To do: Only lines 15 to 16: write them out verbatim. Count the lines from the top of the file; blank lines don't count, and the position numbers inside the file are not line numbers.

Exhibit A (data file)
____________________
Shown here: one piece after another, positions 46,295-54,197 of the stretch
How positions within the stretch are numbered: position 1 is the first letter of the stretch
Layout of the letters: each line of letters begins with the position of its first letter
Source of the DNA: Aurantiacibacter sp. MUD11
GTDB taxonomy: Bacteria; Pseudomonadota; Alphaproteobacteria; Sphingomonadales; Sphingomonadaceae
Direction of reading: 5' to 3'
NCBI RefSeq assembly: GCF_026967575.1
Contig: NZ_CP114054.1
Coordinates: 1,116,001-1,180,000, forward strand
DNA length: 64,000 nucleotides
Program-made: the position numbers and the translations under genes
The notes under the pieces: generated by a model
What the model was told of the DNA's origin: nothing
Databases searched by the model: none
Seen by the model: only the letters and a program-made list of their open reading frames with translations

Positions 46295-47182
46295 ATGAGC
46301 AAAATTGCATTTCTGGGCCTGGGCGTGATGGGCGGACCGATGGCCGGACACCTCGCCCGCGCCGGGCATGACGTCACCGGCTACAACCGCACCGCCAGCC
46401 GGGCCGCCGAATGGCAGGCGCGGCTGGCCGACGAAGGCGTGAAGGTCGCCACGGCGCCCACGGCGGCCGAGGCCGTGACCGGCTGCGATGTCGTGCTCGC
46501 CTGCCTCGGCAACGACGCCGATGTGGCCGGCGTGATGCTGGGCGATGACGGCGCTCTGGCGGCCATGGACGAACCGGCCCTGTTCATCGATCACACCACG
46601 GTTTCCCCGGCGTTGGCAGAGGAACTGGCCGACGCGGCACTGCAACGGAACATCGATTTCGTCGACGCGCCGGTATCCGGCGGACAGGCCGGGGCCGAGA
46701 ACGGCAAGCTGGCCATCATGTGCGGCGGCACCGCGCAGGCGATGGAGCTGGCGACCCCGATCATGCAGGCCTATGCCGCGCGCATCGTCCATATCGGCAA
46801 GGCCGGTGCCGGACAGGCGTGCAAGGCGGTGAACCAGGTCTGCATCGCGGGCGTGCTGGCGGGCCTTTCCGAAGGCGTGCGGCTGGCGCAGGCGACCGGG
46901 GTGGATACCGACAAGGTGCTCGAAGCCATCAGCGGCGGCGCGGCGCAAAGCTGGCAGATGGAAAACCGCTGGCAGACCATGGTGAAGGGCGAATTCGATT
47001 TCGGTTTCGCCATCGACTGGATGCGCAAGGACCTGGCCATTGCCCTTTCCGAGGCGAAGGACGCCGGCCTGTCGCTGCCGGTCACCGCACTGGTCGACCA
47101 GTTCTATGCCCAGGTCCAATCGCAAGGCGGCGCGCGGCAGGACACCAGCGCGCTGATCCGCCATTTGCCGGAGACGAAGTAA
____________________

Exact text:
Seen by the model: only the letters and a program-made list of their open reading frames with translations

Positions 46295-47182